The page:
However, if you have a pull-out sofa bed or a guest room with a comfortable bed, that would be sufficient for your guests.

As a guest, be respectful while in your host’s home: Keep things tidy and noise down, and try to follow your host’s sleeping schedule, if possible. Bring a gift to show your appreciation for the host’s hospitality.

— Lena Koropey, founder of Gramercy Protocol

A: When you offer your home to a guest, it is your responsibility to ensure that the guest feels comfortable and welcome.

It seems that the level of respect for elders has diminished over the generations, but being kind to all is a sign of character and proper manners. We are taught to have a high level of respect for elders, so you may have to make some unusual sacrifices for them when you welcome them into your home.

When you lack a spare room or spare bed, offer your own bed, so that the elder in your home is comfortable. As a measure of safety and respect, avoid putting an elder on the couch. As the host, you made the choice to welcome someone, and accommodations should ensure that you provide the ultimate comfort.

Consider additional accommodations, such as extra blankets, privacy and fresh sheets that have been cleaned with an odorless detergent to avoid skin irritations.

— Akilah Easter, etiquette and lifestyle expert

NY1 News
Money Matters with Tara Lynn Wagner and Lena Koropey- Holiday Tipping Etiquette:

Fox 5 News
with Lidia Curanaj and Lena Koropey- Walking Etiquette:

Coveted Key Reveals a Magical Oasis in Downtown New York

7 Essential Principles of Business Social Etiquette for Executives and Entrepreneurs:


"We are now in an 'Era of Behavior,' where our behavior is our greatest source of competitive advantage."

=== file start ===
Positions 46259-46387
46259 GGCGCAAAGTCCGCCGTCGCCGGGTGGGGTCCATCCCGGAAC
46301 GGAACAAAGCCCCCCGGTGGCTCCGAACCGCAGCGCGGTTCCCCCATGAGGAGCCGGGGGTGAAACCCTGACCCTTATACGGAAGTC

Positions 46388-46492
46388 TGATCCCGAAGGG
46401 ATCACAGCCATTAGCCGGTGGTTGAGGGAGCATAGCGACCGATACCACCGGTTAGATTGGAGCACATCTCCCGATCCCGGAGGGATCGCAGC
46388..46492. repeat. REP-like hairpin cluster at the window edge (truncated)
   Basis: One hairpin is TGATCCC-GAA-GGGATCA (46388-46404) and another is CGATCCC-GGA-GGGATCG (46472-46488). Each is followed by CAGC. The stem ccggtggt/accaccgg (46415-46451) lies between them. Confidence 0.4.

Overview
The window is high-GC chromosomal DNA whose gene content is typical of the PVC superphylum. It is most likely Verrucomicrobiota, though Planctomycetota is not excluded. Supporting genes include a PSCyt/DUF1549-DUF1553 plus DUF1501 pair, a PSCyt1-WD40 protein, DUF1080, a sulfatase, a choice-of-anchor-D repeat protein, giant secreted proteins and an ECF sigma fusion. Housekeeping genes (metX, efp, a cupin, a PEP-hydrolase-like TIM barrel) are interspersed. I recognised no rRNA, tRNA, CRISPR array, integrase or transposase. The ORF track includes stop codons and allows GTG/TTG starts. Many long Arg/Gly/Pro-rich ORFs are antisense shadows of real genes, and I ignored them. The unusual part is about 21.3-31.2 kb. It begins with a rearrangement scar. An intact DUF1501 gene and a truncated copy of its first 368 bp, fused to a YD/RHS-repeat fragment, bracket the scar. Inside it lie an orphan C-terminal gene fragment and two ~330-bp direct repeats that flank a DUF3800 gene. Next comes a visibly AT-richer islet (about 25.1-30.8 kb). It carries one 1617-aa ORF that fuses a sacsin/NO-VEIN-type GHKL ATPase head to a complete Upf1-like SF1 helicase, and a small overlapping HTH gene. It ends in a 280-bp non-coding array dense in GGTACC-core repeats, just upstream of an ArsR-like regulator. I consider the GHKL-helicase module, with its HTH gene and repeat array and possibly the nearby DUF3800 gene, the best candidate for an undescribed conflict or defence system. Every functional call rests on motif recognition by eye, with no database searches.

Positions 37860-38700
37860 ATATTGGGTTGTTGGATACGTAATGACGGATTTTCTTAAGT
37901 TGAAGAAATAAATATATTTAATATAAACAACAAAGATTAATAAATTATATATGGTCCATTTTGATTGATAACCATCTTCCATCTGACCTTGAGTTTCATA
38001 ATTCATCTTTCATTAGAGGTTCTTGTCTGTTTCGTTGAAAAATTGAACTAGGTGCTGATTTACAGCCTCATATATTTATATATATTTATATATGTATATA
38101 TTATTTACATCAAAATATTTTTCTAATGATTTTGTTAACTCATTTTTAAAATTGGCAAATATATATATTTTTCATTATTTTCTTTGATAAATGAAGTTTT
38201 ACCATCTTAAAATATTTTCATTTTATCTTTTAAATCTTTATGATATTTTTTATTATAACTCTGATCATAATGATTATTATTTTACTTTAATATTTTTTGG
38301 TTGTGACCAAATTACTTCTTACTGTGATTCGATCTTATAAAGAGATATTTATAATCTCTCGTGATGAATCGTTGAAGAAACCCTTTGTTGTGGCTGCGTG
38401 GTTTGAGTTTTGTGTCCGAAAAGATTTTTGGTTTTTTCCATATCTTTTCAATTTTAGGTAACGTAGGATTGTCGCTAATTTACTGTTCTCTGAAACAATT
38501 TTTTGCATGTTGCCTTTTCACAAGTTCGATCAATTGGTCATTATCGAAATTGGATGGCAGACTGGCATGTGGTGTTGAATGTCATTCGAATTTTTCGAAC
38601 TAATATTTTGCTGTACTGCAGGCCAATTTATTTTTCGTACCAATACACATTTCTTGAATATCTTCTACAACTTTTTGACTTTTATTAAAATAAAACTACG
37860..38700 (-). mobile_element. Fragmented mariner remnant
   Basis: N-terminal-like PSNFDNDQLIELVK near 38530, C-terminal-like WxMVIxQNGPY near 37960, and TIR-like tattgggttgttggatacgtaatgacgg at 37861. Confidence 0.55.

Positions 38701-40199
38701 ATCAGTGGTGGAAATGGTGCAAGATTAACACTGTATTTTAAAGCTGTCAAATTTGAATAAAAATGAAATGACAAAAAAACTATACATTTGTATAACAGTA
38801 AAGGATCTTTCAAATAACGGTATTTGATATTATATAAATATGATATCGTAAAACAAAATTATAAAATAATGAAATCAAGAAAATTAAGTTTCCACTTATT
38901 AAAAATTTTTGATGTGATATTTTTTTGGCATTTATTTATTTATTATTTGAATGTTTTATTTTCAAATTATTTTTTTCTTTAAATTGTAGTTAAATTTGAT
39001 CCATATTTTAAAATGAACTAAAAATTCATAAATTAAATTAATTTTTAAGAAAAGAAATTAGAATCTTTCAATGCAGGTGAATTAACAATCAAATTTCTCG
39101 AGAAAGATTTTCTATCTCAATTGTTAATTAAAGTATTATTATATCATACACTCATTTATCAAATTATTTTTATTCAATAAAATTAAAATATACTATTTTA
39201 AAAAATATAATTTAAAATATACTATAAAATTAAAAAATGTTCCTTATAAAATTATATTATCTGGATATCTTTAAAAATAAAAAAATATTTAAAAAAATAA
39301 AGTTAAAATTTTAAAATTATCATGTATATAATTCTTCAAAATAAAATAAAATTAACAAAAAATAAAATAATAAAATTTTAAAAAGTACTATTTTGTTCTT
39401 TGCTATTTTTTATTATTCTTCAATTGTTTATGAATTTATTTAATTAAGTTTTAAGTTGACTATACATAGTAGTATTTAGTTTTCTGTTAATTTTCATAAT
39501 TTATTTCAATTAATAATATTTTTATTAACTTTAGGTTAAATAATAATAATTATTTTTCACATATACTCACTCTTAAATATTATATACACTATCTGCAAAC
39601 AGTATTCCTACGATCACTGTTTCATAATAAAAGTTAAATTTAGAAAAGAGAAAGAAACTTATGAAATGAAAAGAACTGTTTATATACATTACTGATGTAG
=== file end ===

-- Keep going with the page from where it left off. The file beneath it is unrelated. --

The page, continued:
- Dov Seidman


Join The Leader & The Muse host, Rasheryl McCreary, and her guest, Lena Koropey, to discover the power of your personal brand, and the 7 Essential Principles of Business Social Etiquette for Executives and Entrepreneurs, to help you "out-behave" the competition:


It was a sunny autumn afternoon in beautiful Gramercy Park, New York City. I was enjoying a moment’s rest on the sofa while reading Bloomberg Businessweek, to which I'd received a complimentary subscription for having completed my MBA. I'd always been fascinated with business and with the idea of starting my own company - it was only a question of what that business would be.

My background is in marketing communications, public relations, and branding for the luxury sector. I left my job working on the Product and Technology Communications team at Mercedes-Benz's corporate headquarters to study marketing and design at the Parsons School of Design. My colleagues thought that I was crazy to leave, since Mercedes is a remarkable company that values employees and invests in their professional development.

One colleague of mine gave me a memorable farewell card as a send-off. The card bore a vintage image of a woman at the bow of a sailboat, about to dive into the deep blue sea. I don’t recall exactly what the card said, but it was along the lines of, “Be courageous and dive deep into possibility.” The card resonated with me since I love the sea and since I was taking a leap of faith to follow my dreams.